Cape Town – The confirmation this week that
internationally-retired Springbok captain Jean de Villiers is to extend his
rugby career by six months with Leicester Tigers from December 1 serves as a
simultaneous reminder that the Stormers could be pretty thin in midfield for
Super Rugby 2016.
It came as a bit of a surprise to this
writer a few weeks ago when strong rumours first surfaced that De Villiers, 34,
would sign for the English Premiership outfit, even acknowledging that it makes
sound financial sense for him to end his illustrious playing days with a
welcome, pounds-based shot in the arm.
In a comprehensive Sport24 interview in
early February, as he began his gutsy comeback against fairly long odds to make
the RWC 2015 cut after his horrific leg and knee injury against Wales at the
end of 2014, De Villiers told me of his ongoing appetite for rugby – one that
would probably ensure he extended his playing activity even if the World Cup
were to prove too premature a goal.
“I want to keep playing rugby for as long
as I can because once it’s over, it’s over ... I still love the game,” he had
“Because I will be absent for this (Super
Rugby 2015) season, I will definitely consider another season with the
Much can change – and obviously now has! --
over the course of several months, and the period developed into the kind of
up-and-down one from an injury luck point of view that has been a regular hallmark
of De Villiers’s career.
First he patiently worked himself into a
suitable fitness position to lead the Boks at RWC 2015, but then successive jaw
breaks cruelly intervened as well – the second came late in game two of the
World Cup pool stage against Samoa at Villa Park, just as he was showing real signs
of prior sharpness returning.
Until he finally does hang up his boots in
a few months, De Villiers will never surrender the tactical nous and defensive
ability and organisational skills that come naturally to the 109-cap Springbok.
It is that street wisdom, plus his ability
to cover both midfield stations, that the Stormers could miss more than they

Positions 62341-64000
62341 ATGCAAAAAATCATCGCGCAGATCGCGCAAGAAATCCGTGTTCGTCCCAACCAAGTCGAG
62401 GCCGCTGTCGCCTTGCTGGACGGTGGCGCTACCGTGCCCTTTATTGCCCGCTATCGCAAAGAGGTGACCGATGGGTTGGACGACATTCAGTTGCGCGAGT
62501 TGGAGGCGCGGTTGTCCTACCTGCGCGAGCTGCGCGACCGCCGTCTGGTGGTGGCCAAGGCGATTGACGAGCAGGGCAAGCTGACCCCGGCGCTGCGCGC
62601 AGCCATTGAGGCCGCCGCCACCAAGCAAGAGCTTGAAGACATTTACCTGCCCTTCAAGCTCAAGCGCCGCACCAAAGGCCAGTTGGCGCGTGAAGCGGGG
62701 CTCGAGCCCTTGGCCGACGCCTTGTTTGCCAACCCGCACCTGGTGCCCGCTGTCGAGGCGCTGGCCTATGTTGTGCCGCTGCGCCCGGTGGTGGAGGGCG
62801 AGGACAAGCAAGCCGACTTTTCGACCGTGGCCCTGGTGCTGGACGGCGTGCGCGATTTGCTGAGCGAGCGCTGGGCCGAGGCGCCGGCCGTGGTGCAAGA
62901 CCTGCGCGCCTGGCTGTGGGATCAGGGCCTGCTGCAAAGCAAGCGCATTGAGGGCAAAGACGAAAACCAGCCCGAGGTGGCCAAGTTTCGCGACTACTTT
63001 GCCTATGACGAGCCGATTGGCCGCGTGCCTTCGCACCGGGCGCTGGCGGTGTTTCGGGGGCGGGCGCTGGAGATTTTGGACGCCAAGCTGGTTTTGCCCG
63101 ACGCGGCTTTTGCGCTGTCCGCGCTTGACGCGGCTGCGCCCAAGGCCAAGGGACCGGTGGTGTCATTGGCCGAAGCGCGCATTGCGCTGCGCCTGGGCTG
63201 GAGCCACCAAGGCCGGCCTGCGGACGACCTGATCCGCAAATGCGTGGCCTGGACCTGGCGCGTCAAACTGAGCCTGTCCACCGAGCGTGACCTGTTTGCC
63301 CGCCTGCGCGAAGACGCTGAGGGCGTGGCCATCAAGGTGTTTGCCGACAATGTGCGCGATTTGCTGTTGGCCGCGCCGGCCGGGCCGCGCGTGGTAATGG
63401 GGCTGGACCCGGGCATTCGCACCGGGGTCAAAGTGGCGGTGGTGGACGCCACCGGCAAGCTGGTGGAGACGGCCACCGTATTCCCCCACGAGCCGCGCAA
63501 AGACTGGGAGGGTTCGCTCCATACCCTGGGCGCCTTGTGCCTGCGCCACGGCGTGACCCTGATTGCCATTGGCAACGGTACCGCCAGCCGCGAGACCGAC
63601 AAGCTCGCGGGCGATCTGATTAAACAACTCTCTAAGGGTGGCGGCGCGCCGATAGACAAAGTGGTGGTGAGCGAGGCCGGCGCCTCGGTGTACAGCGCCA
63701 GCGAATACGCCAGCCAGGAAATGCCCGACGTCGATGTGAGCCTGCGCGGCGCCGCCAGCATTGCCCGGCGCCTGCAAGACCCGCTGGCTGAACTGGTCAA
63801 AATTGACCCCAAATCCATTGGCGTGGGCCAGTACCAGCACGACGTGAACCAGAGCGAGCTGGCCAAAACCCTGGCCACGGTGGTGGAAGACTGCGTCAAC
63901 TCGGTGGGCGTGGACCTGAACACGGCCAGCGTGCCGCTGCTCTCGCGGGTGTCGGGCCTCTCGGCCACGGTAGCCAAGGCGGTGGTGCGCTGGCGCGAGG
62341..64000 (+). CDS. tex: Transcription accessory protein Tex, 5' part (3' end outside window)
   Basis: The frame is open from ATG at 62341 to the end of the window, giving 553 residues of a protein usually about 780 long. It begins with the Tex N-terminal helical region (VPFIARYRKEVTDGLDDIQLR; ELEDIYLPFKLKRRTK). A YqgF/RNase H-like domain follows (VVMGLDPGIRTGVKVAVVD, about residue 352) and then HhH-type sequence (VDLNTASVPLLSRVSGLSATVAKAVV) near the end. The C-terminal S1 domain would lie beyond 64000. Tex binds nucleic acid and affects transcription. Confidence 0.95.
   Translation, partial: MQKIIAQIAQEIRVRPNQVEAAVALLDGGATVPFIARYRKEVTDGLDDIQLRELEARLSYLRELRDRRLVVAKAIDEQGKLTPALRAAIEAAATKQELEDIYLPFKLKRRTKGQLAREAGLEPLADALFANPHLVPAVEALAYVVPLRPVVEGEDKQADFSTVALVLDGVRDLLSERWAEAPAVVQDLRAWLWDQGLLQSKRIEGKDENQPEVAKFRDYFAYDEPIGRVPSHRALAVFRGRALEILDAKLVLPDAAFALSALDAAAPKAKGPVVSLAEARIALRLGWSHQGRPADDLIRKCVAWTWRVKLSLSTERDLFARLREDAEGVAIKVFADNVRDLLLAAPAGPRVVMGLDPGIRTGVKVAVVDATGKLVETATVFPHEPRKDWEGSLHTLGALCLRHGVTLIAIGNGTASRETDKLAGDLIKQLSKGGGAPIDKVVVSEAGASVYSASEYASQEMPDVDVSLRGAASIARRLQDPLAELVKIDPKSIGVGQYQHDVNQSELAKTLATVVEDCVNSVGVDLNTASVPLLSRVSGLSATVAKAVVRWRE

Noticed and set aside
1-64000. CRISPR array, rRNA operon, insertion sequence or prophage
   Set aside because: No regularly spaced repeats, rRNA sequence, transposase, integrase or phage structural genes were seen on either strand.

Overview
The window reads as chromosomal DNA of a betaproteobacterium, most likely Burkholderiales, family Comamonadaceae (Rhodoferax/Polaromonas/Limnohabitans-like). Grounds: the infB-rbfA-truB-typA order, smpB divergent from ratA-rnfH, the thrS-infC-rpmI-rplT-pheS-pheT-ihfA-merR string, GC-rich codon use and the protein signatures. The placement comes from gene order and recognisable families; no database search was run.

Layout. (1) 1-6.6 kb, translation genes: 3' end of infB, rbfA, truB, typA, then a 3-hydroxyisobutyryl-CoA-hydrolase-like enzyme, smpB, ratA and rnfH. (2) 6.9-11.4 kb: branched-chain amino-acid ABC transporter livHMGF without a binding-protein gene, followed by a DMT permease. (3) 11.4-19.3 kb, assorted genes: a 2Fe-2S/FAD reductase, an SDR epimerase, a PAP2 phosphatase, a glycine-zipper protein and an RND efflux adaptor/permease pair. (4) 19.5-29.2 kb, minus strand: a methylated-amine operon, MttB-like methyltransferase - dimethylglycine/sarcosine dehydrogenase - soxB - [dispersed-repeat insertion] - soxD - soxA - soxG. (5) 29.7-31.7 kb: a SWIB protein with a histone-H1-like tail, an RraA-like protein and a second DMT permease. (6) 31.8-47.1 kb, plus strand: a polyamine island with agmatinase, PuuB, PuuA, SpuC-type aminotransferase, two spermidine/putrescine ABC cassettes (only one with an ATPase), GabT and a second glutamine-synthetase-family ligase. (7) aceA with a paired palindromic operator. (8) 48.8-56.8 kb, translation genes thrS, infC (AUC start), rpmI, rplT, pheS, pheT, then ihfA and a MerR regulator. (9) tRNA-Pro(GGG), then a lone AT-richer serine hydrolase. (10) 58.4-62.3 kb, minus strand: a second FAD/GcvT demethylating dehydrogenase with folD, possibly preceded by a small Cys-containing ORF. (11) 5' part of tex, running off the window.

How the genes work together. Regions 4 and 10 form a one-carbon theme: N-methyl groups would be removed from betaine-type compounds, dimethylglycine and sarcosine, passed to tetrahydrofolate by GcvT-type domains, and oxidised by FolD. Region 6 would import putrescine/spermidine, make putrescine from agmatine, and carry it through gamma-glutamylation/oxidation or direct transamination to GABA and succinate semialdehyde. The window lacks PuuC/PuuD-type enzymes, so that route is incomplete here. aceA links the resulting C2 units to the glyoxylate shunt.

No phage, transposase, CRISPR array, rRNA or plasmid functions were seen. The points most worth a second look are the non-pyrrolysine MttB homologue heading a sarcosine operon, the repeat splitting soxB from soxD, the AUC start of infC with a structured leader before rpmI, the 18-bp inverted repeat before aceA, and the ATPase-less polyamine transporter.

anticipate as they regroup for the 2016 Super Rugby season with Japan
mastermind Eddie Jones excitingly in charge of things (if he isn’t snatched
away for an irresistibly high-level international post in the interim).
After all, De Villiers was a popular,
reassuring part of the Super Rugby furniture at Newlands for most campaigns
since 2005, even if there was a brief interruption around the 2009/10 period
when he played for Munster.
While he was away, the Stormers did boast
the mighty presence of Jaque Fourie as a senior general in their midfield,
which helped to soften the blow of his absence.
In terms of next year, the franchise could
be in some peril if emerging Bok No 12 talent Damian de Allende gets injured
during the gruelling campaign: as things stand, they are not hugely blessed
with proven depth at centre for the SANZAR competition.
Juan de Jongh has sadly become increasingly
vulnerable to injuries himself, and is arguably not the sprightly force of two
or three years ago, versatile Bok backliner Jaco Taute continues to blow decidedly
hot and cold since his switch from Johannesburg, whilst Johnny Kotze and Huw
Jones have promise but could still be said to be finding their feet one tier
lower, at Currie Cup level.
The Stormers’ resources generally do not
look hugely convincing on paper in the four-strong line between scrumhalf and
outside centre, with lack of real muscle and height (De Allende exempted) just
a couple of the shortcomings.
Even as the franchise admirably beefs up
its arsenal in other positions – men like Pieter-Steph du Toit and JC Janse van
Rensburg are fine pack recruits -- and continues to develop players of quality extremely
diligently at age-group levels, I suspect they could come to rue not having the
broad “presence” of De Villiers one more time amidst the midfield resources.
There is a case for saying De Villiers,
also a long-time captain of the Stormers, had served his time in Cape Town and
that, especially under a new coaching regime, there comes a juncture when you
have to refresh and move on.
But with Steven Kitshoff and Duane
Vermeulen also quite monumental losses to northern climes, the Stormers are
surrendering a trio of hugely influential figures in one go, giving them a bit
of a “one step forward, one step back” look for 2016 and that elusive quest to
finally snare the big overall prize.
All I know is that earlier this year, De
Villiers publicly expressed his keenness to keep contributing to the cause.
As steely and workmanlike a soldier as you
will find, he would have brought value and immeasurable expertise next year.
As he always has done ...
our chief writer on Twitter: @RobHouwing